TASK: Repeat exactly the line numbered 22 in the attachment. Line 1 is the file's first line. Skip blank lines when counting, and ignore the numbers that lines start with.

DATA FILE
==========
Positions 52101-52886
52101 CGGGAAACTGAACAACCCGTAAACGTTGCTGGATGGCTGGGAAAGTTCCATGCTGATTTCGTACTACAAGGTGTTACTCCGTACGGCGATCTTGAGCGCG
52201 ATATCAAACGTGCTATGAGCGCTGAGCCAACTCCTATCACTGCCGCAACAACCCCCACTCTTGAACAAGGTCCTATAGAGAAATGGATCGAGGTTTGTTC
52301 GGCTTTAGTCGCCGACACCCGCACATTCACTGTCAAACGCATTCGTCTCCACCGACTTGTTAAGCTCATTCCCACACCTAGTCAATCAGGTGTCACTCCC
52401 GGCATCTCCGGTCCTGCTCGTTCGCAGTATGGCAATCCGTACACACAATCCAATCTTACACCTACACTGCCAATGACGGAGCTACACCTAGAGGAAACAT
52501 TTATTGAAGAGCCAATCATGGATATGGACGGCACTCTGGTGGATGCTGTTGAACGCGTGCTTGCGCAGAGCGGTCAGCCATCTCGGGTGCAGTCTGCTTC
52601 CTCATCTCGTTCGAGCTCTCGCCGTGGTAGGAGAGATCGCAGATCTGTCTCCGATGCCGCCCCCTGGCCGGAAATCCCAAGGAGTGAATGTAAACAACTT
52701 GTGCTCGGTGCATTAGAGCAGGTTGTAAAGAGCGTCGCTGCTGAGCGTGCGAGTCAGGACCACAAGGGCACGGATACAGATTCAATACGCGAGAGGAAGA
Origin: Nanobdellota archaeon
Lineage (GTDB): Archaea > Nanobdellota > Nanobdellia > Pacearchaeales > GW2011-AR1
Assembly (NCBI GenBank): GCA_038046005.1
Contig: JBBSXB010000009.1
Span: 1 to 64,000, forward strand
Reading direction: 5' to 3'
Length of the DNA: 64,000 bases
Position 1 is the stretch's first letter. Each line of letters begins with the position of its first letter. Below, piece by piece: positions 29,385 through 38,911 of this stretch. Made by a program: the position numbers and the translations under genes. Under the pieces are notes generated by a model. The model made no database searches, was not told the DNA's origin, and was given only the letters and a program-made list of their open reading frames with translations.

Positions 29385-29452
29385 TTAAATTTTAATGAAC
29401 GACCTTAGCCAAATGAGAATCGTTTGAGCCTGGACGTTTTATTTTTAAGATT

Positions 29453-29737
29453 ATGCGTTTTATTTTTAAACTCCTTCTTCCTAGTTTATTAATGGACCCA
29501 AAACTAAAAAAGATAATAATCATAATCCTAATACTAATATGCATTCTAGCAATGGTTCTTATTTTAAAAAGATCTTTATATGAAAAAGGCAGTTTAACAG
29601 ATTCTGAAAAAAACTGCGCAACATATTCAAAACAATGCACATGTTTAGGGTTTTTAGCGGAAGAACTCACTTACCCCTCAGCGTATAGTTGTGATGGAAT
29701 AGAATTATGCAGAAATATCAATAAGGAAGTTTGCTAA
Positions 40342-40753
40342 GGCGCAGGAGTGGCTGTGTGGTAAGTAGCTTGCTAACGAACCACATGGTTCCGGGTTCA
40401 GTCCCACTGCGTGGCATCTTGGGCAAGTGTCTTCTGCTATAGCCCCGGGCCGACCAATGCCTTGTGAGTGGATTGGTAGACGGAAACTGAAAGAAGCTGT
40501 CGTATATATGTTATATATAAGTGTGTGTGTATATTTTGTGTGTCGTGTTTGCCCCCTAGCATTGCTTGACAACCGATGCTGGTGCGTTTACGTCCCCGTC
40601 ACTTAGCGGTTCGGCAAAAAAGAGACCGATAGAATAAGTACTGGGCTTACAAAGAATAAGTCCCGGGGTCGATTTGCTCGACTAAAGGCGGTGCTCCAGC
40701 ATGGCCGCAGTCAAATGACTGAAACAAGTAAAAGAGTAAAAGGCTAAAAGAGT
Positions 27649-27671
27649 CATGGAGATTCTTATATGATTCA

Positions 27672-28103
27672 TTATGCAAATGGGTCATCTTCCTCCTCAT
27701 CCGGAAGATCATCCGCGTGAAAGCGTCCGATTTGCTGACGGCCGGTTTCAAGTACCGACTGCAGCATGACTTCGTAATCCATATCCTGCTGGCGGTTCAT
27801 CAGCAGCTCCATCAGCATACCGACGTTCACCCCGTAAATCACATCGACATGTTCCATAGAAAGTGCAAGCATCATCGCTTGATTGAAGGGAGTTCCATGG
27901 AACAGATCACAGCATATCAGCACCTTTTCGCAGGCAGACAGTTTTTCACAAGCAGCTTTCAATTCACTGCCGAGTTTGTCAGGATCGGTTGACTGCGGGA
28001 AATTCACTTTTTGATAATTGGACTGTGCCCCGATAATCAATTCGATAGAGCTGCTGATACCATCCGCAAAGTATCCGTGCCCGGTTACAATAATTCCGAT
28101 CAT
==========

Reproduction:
29501 AAACTAAAAAAGATAATAATCATAATCCTAATACTAATATGCATTCTAGCAATGGTTCTTATTTTAAAAAGATCTTTATATGAAAAAGGCAGTTTAACAG